The Port of Long Beach is  a major shipping hub for U.S.-Asia cargo.

Import cargo volume at the nation’s major retail container ports should see its traditional buildup toward the summer despite difficult comparisons with last year’s unusual patterns, according to the monthly Global Port Tracker report released Tuesday by the National Retail Federation and Hackett Associates.

“Comparisons are still complicated because of last year’s situation at the West Coast ports, but should clear up in the second half of the year,” said Jonathan Gold, NRF vice president for supply chain and customs policy. “Year-over-year numbers are skewed, but on a monthly basis imports are building normally as the back-to-school season approaches.”

Ports covered by Global Port Tracker handled 1.5 million Twenty-Foot Equivalent Units in January, the latest month for which data is available. That was up 4.4 percent from December and 21.4 percent from unusually low figures in January 2015, the month before a new contract with dockworkers was signed to end a near shutdown at West Coast ports. One TEU is one 20-foot-long cargo container or its equivalent.

February was estimated at 1.4 million TEU, up 17.1 percent from the same month in 2015 and also skewed by last year’s congestion. March is forecast at 1.35 million TEU, down 22.2 percent from the flood of traffic seen as the backlog of cargo began to move through ports at this time last year. April is forecast at 1.49 million TEU, down 1.8 percent from last year; May at 1.56 million TEU, down 3.4 percent; June at 1.54 million TEU, down 1.6 percent, and July at 1.61 million TEU, down 0.4 percent.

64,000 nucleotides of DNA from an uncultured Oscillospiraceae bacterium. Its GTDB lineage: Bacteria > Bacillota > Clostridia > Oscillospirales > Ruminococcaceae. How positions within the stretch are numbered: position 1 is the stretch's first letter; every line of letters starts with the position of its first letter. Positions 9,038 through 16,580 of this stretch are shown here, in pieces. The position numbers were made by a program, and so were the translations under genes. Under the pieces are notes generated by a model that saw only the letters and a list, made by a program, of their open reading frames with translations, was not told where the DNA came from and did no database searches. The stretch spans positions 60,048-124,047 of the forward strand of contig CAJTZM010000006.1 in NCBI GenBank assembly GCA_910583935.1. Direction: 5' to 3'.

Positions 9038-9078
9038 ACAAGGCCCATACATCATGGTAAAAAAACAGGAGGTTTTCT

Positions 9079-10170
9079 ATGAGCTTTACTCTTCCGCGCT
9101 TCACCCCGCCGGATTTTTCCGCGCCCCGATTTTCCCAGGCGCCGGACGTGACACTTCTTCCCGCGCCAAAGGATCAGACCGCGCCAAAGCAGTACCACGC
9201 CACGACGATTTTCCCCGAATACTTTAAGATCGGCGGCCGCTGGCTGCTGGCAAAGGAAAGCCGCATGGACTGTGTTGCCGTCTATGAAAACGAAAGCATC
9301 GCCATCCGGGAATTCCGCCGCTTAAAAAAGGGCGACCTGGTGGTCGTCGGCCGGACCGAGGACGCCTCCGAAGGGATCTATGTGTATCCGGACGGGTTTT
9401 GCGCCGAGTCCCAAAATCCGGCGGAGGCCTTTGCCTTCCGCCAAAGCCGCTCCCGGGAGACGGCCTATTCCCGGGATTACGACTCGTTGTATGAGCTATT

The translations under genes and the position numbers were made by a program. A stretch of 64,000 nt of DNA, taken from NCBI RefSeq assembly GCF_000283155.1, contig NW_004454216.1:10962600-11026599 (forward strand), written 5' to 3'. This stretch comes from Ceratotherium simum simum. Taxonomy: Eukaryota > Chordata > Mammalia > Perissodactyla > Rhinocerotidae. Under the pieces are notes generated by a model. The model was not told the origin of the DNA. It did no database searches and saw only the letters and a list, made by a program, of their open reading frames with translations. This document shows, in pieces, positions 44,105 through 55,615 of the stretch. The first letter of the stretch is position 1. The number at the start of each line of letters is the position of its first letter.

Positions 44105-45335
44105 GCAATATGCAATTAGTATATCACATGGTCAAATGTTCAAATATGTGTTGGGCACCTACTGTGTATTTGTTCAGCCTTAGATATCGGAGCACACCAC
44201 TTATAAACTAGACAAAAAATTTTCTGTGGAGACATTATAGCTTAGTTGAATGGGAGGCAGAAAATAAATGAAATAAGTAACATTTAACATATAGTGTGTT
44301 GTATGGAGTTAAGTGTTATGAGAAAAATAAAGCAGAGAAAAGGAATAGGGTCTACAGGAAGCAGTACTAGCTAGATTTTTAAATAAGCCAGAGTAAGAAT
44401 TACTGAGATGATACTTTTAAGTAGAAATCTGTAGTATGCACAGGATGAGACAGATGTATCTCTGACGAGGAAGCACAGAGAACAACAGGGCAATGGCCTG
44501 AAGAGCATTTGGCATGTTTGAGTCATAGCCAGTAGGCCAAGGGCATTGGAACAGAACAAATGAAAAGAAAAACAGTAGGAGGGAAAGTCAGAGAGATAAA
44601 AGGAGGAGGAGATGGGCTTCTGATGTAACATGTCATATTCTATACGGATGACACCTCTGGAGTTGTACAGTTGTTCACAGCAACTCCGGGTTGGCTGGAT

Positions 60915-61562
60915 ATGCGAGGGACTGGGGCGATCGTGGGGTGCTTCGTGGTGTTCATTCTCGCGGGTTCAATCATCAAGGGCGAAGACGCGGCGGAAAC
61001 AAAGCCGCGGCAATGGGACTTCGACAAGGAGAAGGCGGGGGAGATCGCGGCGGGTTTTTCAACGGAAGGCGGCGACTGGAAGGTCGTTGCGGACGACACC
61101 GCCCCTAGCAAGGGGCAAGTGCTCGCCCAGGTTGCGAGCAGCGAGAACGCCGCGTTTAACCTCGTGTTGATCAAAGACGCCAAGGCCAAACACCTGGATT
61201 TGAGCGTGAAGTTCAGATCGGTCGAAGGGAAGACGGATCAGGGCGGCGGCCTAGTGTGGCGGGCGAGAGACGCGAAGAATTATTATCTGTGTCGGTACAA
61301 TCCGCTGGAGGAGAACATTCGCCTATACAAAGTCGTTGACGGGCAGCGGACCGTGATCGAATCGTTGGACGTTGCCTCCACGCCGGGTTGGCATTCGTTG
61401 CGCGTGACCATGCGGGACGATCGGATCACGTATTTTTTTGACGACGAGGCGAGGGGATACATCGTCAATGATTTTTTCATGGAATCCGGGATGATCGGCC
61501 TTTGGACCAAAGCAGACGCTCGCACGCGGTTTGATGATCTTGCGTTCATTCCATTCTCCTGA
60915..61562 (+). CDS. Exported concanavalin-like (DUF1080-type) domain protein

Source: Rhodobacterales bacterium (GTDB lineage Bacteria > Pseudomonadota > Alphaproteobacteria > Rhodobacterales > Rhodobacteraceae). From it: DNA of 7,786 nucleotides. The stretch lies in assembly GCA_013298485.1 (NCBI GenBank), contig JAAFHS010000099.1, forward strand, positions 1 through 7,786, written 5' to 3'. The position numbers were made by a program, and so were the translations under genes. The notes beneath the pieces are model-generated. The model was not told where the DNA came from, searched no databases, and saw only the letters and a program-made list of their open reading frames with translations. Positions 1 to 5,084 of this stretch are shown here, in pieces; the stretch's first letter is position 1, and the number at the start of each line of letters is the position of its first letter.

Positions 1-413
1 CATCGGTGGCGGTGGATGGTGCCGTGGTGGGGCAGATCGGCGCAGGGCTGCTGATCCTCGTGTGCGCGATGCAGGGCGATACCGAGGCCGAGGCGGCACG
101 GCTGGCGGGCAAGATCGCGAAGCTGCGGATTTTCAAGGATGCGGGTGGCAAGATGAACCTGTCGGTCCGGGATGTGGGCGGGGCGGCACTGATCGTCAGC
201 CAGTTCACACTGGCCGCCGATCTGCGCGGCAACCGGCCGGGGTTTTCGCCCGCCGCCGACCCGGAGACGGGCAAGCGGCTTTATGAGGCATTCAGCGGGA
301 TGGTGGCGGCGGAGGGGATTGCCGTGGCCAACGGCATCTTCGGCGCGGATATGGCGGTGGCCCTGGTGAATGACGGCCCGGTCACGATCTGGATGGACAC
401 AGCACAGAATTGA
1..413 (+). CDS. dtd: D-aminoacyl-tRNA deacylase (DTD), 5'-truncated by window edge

The first half of 2016 is expected to total 8.8 million TEU, a 0.2 percent decline from the same period in 2015. Total volume for 2015 was 18.2 million TEU, a 5.4 percent gain from 2014.

With cargo volume down so far this year, Ben Hackett, founder of consulting firm Hackett Associates, said recent decisions by major shipping lines to add new superlarge capacity vessels to routes between Asia and the U.S. West Coast are likely to bring lower shipping rates at the risk of “chaos” in the balance between supply and demand.

Hackett said this move “flies in the face of financial and economic wisdom and totally ignores the state of the freight market.”

The CMA CGM Group, one of the world’s largest ocean freight shippers, said last week that it will deploy its flagship fleet of six 18,000 TEU vessels between Asia and the U.S. West Coast starting at the end of May as part of its growth strategy.

Global Port Tracker covers the U.S. ports of Los Angeles-Long Beach, Oakland, Seattle and Tacoma, Wash., on the West Coast; New York-New Jersey; Hampton Roads, Va.; Charleston, S.C.; Savannah, Ga.; and Port Everglades and Miami, Fla., on the East Coast, and Houston on the Gulf Coast.

The Port of New York and New Jersey, the nation’s third-busiest facility, said last month it had exceeded its previous record for annual cargo volumes in 2015 by 10.4 percent, handling 6.37 million TEUs.